Two primary approaches were considered: reducing the cost of the active pharmaceutical ingredient (API), which contributes on the order of 65–75% of generic ARV product price, and reducing the amount of API required in the product. Specific examples were reviewed in which API cost efficiencies were improved through alternative raw materials sourcing and manufacturing chemistry optimization. Two complementary approaches could be employed to lower the amount of API required: (1) developing novel strategies in product formulation to improve bioavailability, requiring less API to achieve equivalent plasma concentrations; and (2) reducing API doses, as a number of ARVs from different classes display uncompromised efficacy at doses below the approved dose. Use of lower doses may increase the tolerability of some ARVs, thus improving adherence and leading to more durable virologic suppression. The potential benefits of dose reduction must be balanced against the risks, which include the possibility of a small increase in treatment failures, increased susceptibility of regimens to some adverse pharmacokinetic drug interactions, and the added cost of clinical development and regulatory approvals for new doses.
The First CADO emphasized cost-saving opportunities for the most widely used generic products. The primary recommendations of the First CADO, 2010 are as follows [5▪▪]:
1. Promote the important role of process chemistry in reducing drug costs.
2. Recognize rational therapeutics as a global standard for treating all infected persons.
3. Focus future resources on identifying and developing improved regimens and formulations.
4. Pursue dose reduction as an intermediate optimization strategy.
Utilizing alternate sources of raw materials (e.g., magnesium tert-butoxide in tenofovir synthesis), refining API synthesis, or streamlining API synthesis to fewer steps (e.g., efavirenz) are examples of reducing the costs of producing API for key ARVs [5▪▪]. Innovations in pharmaceutics can create new formulations that improve bioavailability, thus requiring less API to achieve target plasma drug concentrations. For some approved ARVs, there are existing data supporting efficacy at doses below the approved dose. Initiatives like ENCORE and others systematically evaluate the potential for using lower doses of candidate ARVs, which can lead to cost reductions [6▪]. Extending the shelf-life of ARVs is a cost-saving strategy that could be employed by modifying existing procurement and regulatory procedures. Many of these strategies are discussed in greater depth in other articles in this issue of Current Opinion.
Although the first CADO yielded an array of interventions, the potential exists for synergy by combining these interventions, thus maximizing cost savings and expanding the numbers of HIV-patients treated. Employing multiple approaches simultaneously could result in a higher level of cost reduction. All provide concrete means of treating more patients at equivalent or reduced cost without compromising quality of care and in some cases improving it.
In contrast with CADO 1, CADO 2's goal was to identify an HIV-treatment research agenda for resource-limited settings over the next 5–10 years. This conference took place in Cape Town, South Africa, in April, 2013. After reviewing existing compounds in early and later-stage clinical development, the participants of CADO 2 discussed potential approaches to first-line and second-line treatment, as well as the role of new technologies in improving long-term durability and affordability. Primary recommendations of the Second CADO, 2013 are as follows:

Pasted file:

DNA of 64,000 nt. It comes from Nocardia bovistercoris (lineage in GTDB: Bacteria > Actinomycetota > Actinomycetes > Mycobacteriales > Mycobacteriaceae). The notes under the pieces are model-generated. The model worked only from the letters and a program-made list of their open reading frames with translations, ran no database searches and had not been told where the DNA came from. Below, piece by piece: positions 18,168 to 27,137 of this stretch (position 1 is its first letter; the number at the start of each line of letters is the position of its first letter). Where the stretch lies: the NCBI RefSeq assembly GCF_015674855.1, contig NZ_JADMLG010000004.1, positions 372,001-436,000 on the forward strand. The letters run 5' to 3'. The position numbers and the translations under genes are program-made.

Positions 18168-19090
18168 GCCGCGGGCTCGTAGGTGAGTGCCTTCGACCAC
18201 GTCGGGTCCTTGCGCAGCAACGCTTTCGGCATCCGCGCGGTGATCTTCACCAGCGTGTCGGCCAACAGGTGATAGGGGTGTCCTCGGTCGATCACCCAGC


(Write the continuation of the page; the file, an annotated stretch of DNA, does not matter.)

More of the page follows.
1. Identify better, more affordable and sustainable treatments and regimens in the context of a public health approach.
2. Work towards a highly effective and affordable nontoxic, once-daily fixed-dose combination regimen for first-line treatment.
3. Promote minimal sequencing of maximally effective regimens.
4. Recognize the increasing importance of concurrent infections and comorbidities, especially tuberculosis and aging-related diseases.
5. Incentivize R&D innovation in an environment of diminishing industry investment in HIV-treatment research.
A number of top priorities were identified at CADO 2. This included recommendations for developing a new first-line combination regimen embodying all aspects of the TPP for use in resource-limited settings. Special attention was given to drugs with lower daily mass dose, and drugs that could be co-formulated. Two investigational drugs of high interest were the integrase inhibitor dolutegravir (DTG) and the tenofovir prodrug tenofovir alafenamide (TAF). DTG appears to have high efficacy, safety, and tolerability in Phase 3 trials, and is being dosed at 50 mg q.d. , or one-eighth the total daily dose of raltegravir at 400 mg b.i.d.. One particular advantage of using DTG in place of efavirenz in a first-line regimen is its effectiveness against HIV-2, a group of viruses inherently resistant to NNRTIs. In addition, DTG could be administered with rifampin if its dose is doubled during tuberculosis treatment . TAF has shown great promise in early phase clinical trials, and at 25 mg q.d. is less than one-tenth the approved daily dose of tenofovir disoproxil fumarate . Although a fixed-dose combination of DTG + TAF + 3TC or FTC would be attractive for a number of reasons, there are still many clinical and regulatory hurdles to overcome before recommending this as first-line treatment.
Beyond first-line, there is a need to develop simplified once daily FDCs for second-line regimens including boosted HIV protease inhibitors. The combination of darunavir with low-dose ritonavir or cobicistat has special attraction in this regard because of darunavir's high tolerability and low potential for toxicity compared with other HIV protease inhibitors . Other high priority topics for research included strategies for enhancing clinical trial participation, and studies to incorporate the needs of special populations, including girls and women of reproductive age, tuberculosis co-infection, and long-term comorbidities such as diabetes, hypertension, and other cardiovascular diseases. Also discussed were future changes in the HIV-treatment landscape, including the possible impact of long-acting injectable nanoformulated ARVs.